Wouldn’t be a War Movie without a briefing scene, would it?

Sadly, this opportunity is completely and utterly wasted in favor of telling a tale of a wounded Marine that goes back into the field to deal with his PTSD by shooting everyone he comes across. I guess, in the grand scheme of things, it’s more realistic than putting on a rubber bat costume, but it’s less fun. That’s a major problem here, we’re not having much fun. Not that big time “FUN” is the only criterion for enjoying a movie, but at some point you need to enjoy the film. As realistic as this movie is, a bat costume might have actually helped. Considering that the action is terrible, just awful, anything might have helped.

Hey, we got a Mexican Stand-Off. This is almost like a John Woo movie.

The action is terrible by the way. It’s like Woo forgot how to shoot and edit action, opting instead to try and ape the handheld style favored by Private Ryan, much to the movie’s detriment. The action scenes are long and drawn out as a result, the camera swings from one spot of interest to another without any cuts to break up the tedium. It doesn’t help that when shot like that, it becomes apparent that the fight choreography was done on the fly. Given that during the gun fights, every bullet the Americans fire seems to hit a Japanese soldier, it removes any tension that might build up. It’s not until the final action scene that Woo starts shooting and editing the thing like he’s John Woo or something. Until that final scene, the action is just some of the worst you’ve seen in years. It’s stagey, slow, and painful in a bad way.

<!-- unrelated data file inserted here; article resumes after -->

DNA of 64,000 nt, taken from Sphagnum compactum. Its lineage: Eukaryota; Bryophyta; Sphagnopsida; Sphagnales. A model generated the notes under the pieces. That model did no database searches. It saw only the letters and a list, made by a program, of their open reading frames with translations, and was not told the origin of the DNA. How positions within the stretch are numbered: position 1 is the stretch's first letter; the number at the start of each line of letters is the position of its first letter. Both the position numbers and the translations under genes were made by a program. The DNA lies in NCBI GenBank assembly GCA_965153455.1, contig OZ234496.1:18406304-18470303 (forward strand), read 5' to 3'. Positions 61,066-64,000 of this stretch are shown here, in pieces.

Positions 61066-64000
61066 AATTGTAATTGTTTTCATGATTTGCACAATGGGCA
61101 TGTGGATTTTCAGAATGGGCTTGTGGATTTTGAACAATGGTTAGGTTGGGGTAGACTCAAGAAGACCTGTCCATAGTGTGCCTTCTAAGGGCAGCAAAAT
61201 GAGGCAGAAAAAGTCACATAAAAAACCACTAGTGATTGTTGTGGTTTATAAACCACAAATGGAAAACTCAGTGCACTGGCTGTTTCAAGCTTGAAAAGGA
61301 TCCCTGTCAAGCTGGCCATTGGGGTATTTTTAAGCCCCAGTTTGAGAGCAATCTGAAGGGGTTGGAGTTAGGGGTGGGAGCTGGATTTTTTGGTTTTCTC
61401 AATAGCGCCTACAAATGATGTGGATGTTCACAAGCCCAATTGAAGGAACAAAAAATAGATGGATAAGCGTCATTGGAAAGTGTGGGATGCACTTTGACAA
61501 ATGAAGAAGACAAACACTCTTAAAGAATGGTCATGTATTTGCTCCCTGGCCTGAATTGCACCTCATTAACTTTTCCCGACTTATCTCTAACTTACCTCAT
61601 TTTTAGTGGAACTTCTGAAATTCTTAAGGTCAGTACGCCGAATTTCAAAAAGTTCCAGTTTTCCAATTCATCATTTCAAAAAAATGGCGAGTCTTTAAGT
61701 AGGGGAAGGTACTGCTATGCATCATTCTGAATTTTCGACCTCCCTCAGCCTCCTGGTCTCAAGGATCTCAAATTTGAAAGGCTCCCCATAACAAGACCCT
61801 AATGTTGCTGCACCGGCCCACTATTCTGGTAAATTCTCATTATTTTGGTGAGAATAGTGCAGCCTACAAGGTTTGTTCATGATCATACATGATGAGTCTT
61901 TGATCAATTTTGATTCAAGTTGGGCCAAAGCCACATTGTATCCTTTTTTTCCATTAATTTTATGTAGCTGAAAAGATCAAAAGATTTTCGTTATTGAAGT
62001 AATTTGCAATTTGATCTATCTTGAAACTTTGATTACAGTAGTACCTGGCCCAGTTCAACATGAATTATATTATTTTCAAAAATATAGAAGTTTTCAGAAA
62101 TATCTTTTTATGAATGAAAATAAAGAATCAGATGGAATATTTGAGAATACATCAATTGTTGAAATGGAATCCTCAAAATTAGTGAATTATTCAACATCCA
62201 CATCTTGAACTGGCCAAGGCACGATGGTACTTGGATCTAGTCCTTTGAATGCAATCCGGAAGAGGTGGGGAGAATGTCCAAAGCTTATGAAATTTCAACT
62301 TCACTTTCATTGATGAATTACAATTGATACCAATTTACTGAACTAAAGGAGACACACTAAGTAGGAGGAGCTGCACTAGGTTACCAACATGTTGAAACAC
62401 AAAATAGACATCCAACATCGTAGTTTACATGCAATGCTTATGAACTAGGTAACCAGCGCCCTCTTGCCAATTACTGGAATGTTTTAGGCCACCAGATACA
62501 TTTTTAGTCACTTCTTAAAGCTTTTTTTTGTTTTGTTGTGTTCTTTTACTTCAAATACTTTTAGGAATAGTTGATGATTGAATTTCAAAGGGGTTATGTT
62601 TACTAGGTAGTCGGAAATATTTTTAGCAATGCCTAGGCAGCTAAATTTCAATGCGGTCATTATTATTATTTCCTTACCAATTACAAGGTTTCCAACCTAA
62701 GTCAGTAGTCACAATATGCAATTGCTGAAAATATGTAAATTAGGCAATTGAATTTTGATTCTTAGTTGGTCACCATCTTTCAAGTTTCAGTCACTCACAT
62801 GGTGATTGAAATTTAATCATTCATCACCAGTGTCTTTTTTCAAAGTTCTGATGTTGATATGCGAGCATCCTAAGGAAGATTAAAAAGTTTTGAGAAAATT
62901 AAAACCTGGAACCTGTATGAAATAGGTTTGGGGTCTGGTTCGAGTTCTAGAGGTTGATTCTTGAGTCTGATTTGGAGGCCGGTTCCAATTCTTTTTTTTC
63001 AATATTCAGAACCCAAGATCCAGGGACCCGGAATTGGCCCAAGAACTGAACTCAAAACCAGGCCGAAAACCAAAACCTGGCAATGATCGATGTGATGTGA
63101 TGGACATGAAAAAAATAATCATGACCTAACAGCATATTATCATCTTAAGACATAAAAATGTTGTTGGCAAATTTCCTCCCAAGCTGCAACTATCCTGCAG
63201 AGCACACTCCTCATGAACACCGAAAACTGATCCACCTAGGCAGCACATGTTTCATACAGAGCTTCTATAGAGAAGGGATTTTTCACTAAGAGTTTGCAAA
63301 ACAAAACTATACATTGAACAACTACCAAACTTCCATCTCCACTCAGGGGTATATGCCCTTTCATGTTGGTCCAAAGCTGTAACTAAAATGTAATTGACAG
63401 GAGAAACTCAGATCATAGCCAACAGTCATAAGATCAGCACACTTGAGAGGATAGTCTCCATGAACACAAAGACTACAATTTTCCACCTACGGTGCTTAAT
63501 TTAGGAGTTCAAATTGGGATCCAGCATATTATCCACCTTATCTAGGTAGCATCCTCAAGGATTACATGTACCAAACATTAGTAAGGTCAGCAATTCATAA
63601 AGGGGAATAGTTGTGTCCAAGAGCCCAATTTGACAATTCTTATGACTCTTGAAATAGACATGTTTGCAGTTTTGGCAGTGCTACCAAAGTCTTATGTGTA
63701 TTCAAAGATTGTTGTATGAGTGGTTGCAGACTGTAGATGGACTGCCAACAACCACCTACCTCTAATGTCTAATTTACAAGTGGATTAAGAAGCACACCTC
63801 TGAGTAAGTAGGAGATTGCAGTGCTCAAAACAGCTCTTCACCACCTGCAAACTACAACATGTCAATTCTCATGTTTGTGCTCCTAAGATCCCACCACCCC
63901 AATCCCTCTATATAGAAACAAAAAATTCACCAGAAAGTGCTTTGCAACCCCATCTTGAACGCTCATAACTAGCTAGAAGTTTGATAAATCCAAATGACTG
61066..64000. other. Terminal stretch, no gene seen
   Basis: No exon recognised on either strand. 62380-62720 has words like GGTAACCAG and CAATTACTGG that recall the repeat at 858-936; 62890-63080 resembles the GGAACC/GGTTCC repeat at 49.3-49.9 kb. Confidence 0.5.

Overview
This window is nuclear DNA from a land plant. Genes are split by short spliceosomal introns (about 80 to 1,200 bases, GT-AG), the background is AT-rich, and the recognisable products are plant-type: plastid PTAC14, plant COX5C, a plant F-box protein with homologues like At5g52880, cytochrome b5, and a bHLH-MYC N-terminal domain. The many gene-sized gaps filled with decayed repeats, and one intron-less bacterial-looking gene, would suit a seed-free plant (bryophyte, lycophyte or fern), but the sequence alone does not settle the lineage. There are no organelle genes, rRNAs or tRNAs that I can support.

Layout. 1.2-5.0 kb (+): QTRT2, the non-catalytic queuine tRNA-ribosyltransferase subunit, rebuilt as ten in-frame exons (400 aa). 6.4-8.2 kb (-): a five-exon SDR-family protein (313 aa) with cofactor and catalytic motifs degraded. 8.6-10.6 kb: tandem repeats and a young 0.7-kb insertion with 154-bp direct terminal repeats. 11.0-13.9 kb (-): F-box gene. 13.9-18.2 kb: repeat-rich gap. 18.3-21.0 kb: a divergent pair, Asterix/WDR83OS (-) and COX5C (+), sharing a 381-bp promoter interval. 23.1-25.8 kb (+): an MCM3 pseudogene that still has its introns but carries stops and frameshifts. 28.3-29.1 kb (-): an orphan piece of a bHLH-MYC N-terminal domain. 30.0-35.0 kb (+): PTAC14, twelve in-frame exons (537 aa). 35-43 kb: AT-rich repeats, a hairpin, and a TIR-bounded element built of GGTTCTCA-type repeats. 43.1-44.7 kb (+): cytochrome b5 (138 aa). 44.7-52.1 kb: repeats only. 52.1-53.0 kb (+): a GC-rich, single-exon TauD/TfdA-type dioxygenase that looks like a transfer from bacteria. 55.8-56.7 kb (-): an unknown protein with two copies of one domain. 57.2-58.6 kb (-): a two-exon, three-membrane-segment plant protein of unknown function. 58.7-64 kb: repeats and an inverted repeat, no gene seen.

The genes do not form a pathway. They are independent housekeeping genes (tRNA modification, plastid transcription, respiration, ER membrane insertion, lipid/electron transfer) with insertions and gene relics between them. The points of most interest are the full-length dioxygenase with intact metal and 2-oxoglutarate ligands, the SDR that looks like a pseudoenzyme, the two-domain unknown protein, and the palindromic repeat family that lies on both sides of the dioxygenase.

Aaand, in a long tradition of John Woo heroes shooting with their yes shut…

The actors are pretty good, but they’re kind of given nothing to do. The script doesn’t offer much, but everyone works every scene they have. Nic Cage has two styles of acting, batshit and really trying. This is one the few movies where he gets to do both kinds and mix them together. He sort of makes both sides work pretty well, but the movie is kind of lousy so it’s hard to enjoy. If the movie weren’t the most generic war movie ever, it might be good to watch. This might, in some alternate world, be a good movie. Sadly, this is a movie where a marine throws a chocolate bar to entice a little girl like she was a dog chasing after a milkbone.

Yeah, he really did.

The thing is… so here’s the thing. Windtalkers has some good things going for it, and some bad things. It’s not a good movie. You have to be at least 35 degrees for me to actually call a movie good and even then it would only be “ehh, sorta good” at 35. Windtalkers isn’t exactly a bad movie either though. The story is consistent, the logic works, it’s just badly told. The action is bad, until the last bit, but the camera work is okay. Technically speaking, the movie is fine. The actors are decent, but have nothing to work with… ain’t no other way to say it. This is the Graffiti Bridge of war movies. I never thought I’d see the day but here it is…

Official Score:
0 Degrees on the Graffiti Bridge Scale.

If I ever need to recalibrate, I know a second source I can go to now.